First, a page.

Photo: prevention.com

Photo: prevention.com

There’s no secret prescriptions drugs have taken off in the past few decades, amounting to a multi-billion dollar industry. Millions are hooked on them, despite this why are so many policymakers or key people of interest shutting an eye on the potential perils these drugs pose? In the quest to treat symptoms, not diseases, physicians prescribe psychotropic drugs to those suffering and looking for an easy way out – one pill that makes life easier and bearable. Delivered right from a pharmacy, with a nice FDA stamp on them, people naively buy them thinking they’re safe. So, how safe are these actually?

A study found that users of sleep aids and anti-anxiety meds can kill. The team of British medical researchers undertook an extensive study which compared 34,727 patients prescribed anxiolytic (anti-anxiety) or hypnotic (sleep) drugs to 69,418 people not prescribed these drugs.  Most of these drugs were  benzodiazepines or Z-drugs. Sound familiar? What about Xanax, Valium, Lunesta orAmbien? Same thing.

The participants were followed over a period of 7.6 years. Results showed that for every 100 people, there were 4 more death in the prescription group than in the drug-free one. You can imagine, this isn’t entirely accurate. People take prescription drugs for a reason, one good reason being that they aren’t healthy. Still, after controlling for factors like  “sex, age at study entry, sleep disorders, anxiety disorders, other psychiatric disorders, medical morbidity, and prescriptions for non-study drugs,” the researchers found people taking prescription drugs were twice as likely to die in this period than the control group.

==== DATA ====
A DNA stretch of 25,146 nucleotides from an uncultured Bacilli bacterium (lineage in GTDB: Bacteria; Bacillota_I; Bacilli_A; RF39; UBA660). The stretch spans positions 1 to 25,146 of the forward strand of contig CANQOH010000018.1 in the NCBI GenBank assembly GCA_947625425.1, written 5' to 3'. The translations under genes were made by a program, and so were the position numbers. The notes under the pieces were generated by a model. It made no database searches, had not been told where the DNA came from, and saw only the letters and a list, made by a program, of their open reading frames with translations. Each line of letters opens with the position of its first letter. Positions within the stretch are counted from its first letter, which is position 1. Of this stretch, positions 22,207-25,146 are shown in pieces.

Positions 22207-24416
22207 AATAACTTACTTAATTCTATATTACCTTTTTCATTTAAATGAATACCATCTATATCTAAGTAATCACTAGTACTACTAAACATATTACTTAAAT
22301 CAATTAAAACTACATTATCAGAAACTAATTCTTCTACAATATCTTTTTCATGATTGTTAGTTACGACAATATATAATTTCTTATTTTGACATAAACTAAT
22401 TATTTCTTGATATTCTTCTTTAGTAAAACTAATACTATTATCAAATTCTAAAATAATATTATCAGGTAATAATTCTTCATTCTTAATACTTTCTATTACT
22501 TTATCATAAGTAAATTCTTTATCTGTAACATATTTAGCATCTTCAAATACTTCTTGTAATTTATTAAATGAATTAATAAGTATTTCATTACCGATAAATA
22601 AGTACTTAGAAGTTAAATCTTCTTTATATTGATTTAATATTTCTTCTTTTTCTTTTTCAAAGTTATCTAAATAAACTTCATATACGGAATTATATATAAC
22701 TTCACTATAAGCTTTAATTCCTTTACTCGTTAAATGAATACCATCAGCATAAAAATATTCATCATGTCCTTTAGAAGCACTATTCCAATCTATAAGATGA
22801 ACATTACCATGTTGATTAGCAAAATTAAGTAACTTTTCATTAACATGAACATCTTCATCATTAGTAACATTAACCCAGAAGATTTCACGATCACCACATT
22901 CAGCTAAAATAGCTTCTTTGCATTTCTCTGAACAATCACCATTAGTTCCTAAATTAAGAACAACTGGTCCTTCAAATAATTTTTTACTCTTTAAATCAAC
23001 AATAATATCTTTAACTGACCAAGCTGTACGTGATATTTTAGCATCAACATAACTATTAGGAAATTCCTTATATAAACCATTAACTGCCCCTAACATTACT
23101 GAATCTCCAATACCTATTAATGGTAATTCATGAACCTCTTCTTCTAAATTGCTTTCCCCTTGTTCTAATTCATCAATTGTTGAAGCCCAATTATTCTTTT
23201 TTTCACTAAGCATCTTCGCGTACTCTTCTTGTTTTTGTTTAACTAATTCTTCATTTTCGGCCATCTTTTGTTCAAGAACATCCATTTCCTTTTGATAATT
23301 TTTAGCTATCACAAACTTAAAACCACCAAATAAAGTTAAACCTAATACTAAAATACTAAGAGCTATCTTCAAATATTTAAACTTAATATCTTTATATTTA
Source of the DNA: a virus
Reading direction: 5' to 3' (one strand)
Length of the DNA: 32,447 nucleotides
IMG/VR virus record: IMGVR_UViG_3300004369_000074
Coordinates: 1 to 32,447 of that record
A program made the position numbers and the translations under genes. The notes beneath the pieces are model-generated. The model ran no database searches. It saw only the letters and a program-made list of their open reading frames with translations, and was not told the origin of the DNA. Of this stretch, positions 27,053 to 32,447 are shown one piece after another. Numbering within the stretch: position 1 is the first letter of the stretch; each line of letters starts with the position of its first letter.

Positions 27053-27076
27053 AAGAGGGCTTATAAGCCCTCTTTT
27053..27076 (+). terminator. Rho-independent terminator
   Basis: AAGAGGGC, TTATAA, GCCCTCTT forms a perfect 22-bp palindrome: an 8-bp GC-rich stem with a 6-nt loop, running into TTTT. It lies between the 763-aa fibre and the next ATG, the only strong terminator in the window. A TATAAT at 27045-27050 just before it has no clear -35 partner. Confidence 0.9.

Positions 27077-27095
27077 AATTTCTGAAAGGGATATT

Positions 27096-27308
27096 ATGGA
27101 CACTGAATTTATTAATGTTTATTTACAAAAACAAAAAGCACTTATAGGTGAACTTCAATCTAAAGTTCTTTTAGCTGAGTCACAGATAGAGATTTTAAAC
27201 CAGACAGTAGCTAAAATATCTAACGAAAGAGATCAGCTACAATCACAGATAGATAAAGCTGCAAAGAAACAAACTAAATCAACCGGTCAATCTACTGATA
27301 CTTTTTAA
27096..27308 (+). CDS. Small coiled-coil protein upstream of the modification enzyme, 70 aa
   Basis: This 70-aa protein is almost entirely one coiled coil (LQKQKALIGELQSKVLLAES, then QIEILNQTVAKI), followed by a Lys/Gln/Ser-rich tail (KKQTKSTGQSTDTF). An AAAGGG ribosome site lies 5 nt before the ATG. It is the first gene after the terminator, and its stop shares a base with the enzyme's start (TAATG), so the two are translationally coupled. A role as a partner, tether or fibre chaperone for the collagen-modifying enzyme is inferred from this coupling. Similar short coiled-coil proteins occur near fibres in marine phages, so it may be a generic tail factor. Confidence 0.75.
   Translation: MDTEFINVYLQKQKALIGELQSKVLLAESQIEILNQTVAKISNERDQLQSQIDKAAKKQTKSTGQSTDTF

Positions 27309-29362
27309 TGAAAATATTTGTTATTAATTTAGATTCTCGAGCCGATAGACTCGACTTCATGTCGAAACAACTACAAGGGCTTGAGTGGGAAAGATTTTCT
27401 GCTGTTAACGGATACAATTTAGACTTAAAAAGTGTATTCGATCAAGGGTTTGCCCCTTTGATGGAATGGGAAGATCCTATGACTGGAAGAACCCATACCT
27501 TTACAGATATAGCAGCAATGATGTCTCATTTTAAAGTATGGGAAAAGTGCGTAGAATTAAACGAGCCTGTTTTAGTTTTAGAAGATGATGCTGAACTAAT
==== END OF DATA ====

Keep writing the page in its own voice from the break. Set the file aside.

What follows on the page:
Interestingly enough, the more drugs a person took, the higher the mortality, further strengthening the link. Is this evidence that prescription drugs kill? No, otherwise you’d see them off the counter. It’s really difficult to prove a direct cause and effect link like this, but you can definitely suggest it – for those with ear and reason to sense it.

The findings were reported in the British Medical Journal.

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